PHOTO: Benar News

Following a televised address to the nation by the Thai PM, amid rising political tension, anti-government protesters have agreed to take a step back. However, they are still insisting the Thai leader must resign by Sunday and calling for all charges against arrested activists to be dropped. While speaking to the nation via a televised broadcast last night, Prayut Chan-o-cha said he would be first to step back and called on those protesting against his leadership to do the same.

“At this point, we all need to take a step back, to step back from the brink, away from the path that would plunge Thailand into disaster.”

Yesterday afternoon, protesters again assembled at the Victory Monument in Bangkok and proceeded to march to Government House, but had their path temporarily blocked by police cordons behind barriers and barbed wire. The activists managed to break through the cordon and continued to Government House. However, at Chamaimayarachet Bridge, another police blockade had been created to protect nearby Government House, with water cannons on standby.

Buses were also used in the blockade, with a number of protesters climbing on top of one bus to read statements and repeat their call for the PM to go. Activists also handed a large-scale, mock resignation letter to Pakkapong Pongpetra, the Commissioner of the Metropolitan Police. The protesters have vowed to return if the PM has not resigned by Sunday.

SOURCE: Thai PBS World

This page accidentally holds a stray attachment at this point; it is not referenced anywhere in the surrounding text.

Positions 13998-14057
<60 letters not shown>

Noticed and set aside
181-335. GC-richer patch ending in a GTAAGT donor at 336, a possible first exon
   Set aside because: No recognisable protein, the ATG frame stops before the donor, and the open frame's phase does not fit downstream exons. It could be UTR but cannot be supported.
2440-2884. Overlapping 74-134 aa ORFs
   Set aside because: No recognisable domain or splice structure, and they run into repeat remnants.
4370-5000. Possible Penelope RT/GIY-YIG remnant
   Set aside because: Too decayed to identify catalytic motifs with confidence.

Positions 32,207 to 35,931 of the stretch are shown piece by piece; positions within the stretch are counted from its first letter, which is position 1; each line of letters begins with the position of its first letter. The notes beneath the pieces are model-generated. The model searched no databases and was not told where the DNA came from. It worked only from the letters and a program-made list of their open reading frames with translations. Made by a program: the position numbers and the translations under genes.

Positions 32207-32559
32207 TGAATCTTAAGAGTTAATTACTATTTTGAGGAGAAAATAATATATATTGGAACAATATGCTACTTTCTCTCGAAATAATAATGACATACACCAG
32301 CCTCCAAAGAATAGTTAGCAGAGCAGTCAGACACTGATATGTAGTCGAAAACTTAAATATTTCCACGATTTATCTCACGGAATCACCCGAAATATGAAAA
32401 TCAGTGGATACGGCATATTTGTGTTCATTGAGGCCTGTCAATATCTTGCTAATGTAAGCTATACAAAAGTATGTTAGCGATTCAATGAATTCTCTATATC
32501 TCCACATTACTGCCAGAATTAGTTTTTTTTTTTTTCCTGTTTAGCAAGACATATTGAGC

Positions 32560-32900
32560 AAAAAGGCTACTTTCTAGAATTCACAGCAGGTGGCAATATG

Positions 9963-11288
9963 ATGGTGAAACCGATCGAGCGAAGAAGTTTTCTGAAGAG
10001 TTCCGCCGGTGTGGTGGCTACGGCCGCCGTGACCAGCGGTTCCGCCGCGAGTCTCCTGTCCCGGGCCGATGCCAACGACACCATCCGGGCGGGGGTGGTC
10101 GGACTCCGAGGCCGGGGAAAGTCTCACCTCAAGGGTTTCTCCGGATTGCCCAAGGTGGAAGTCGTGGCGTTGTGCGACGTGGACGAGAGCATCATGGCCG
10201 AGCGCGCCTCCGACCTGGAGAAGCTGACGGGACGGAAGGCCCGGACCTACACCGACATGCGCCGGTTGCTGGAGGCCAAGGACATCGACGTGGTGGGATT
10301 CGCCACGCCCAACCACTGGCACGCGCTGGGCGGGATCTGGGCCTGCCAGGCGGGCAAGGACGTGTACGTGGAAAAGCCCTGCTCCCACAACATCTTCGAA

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Bangkok

PM prepares to lift State of Emergency, parliament to meet for special session

Caitlin Ashworth

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PM prepares to lift State of Emergency, parliament to meet for special session | The Thaiger
PHOTO: Facebook: PR Thai Government

PM Prayut Chan-o-cha addressed the nation in a televised speech yesterday evening, saying he’ll lift the State of Emergency order in Bangkok if there is no violence and asks that protesters “turn down the volume on hateful or divisive talk.” Later that night, thousands of protesters gathered in front of the Government House, calling on his resignation.

The prime minister said the pro-democracy protesters have made their voices heard and he’s requested a special parliament session on October 26 and 27 to discuss topics the protesters have raised. He didn’t go into detail, but the protesters have been calling on government reformation and a rewrite of the 2017 Constitution. They’ve also been pushing Prayut to resign.

Many have condemned the government for using violence against peaceful protesters after high-pressure water cannons were used to break up a demonstration last Friday night at the Pathumwan intersection in Bangkok’s central shopping district. In his recent speech, Prayut acknowledged that things will not get better by using the water cannon, but his story about Friday night’s protest is much different. He said “terrible crimes” were committed against police. Apparently, some people used metal rods to attack officers.